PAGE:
Liver failure is basically a condition in which much of the organ has been damaged and it is no longer possible to repair it. Once this happens, the liver is no longer able to function. Noticing and correctly identifying the symptoms of liver failure is not always easy, because they can come gradually or acutely and are often mistaken for other diseases. Some of the first symptoms of a failing liver include fatigue, diarrhea, nausea and loss of appetite. These often are not diagnosed, but as the liver further degrades the symptoms also become more severe.
A condition that is characterized by irreversible damage to the liver cells is called cirrhosis. In this condition, the cells are totally damaged and replaced by non-functioning nodules. Cirrhosis is due to heavy alcohol intake, hepatitis B and C infections, and several others. Cirrhosis, when it is in its final stage, can lead to liver cancer.
The most general liver failure symptoms that you may feel to show signs of liver problems are just numerous. You may experience chronic tiredness. You feel tiredness recurrently. Your energy level falters even just at the start of your day. You may also experience frequent headaches, different kinds of allergy and intolerance to food, alcohol and some reactions to various drugs and medicines. You may also feel hot flushes, weight loss difficulty, indigestion. And even bad breath. This maybe because the liver fails to metabolize the food we eat that the wastes cannot be flushed out.
There are many possible causes of liver failure, but also many things that can be done to prevent it. The most common causes of chronic liver deterioration include Hepatitis B and C, cirrhosis, malnutrition and long term alcohol abuse. In acute cases of rapid failure a virus is often the culprit, but also poisonous mushrooms, a reaction to medication or a Tylenol overdose. Prevention is best done by not consuming too much alcohol for a long period of time, proper hygiene, eating balanced meals and keeping up to date on hepatitis vaccines.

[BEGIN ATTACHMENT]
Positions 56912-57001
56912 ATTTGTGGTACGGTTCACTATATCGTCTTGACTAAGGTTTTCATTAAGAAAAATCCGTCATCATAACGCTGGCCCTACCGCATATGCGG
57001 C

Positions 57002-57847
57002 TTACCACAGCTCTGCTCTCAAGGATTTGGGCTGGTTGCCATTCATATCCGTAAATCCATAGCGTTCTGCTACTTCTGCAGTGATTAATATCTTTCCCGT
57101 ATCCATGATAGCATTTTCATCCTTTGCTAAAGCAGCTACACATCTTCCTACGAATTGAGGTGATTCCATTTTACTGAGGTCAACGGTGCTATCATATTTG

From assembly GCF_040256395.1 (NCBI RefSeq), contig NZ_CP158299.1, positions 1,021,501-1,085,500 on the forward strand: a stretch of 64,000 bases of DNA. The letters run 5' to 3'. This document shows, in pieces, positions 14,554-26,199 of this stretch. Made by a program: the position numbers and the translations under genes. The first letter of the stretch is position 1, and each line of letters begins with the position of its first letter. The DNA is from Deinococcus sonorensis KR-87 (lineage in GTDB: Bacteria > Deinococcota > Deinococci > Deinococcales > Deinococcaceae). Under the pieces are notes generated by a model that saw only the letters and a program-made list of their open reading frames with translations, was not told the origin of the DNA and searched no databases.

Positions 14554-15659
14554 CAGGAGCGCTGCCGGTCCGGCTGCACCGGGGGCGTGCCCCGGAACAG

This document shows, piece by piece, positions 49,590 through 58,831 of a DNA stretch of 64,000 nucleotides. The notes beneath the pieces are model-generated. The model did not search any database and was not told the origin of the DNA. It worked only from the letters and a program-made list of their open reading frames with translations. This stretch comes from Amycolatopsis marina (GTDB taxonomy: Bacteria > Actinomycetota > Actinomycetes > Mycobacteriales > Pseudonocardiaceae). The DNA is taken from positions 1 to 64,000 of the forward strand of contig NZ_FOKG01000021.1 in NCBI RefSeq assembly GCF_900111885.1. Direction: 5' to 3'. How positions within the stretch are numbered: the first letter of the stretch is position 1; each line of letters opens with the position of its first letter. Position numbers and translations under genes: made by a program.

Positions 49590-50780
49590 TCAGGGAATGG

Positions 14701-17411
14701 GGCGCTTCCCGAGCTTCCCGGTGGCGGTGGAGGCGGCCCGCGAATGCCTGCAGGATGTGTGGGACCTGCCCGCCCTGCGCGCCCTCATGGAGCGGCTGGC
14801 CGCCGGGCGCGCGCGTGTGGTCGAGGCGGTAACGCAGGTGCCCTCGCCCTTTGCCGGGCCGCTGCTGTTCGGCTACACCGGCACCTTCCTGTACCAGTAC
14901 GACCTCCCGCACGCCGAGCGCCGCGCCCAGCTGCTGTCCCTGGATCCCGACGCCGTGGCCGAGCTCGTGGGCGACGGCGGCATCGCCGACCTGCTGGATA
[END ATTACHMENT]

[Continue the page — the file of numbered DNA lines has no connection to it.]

Liver failure diets concentrates on the goal of balancing the necessary nutrients needed by a damaged liver. Vitamins must be taken in moderation depending on the severity of liver damage of any patient. Minerals such as calcium, iron and sodium also have significance in proper balance and function of the body. When the liver is damaged, calcium content of the body may decrease. Calcium supplement may be necessary. Sodium and iron on the other hand, must be taken with supervision so the damaged liver could function better.
Proteins and Amino Acids, like sodium and iron, must also be taken with moderation and supervision. Animal proteins may be harmful to the damaged liver, so it is recommended to avoid these. Patient may instead be given vegetable proteins.
Carbohydrates should also be taken in moderation. The diet must be low in saturated fats so as not to add up to the clogging of arteries and increase the amount of bad cholesterol in the body.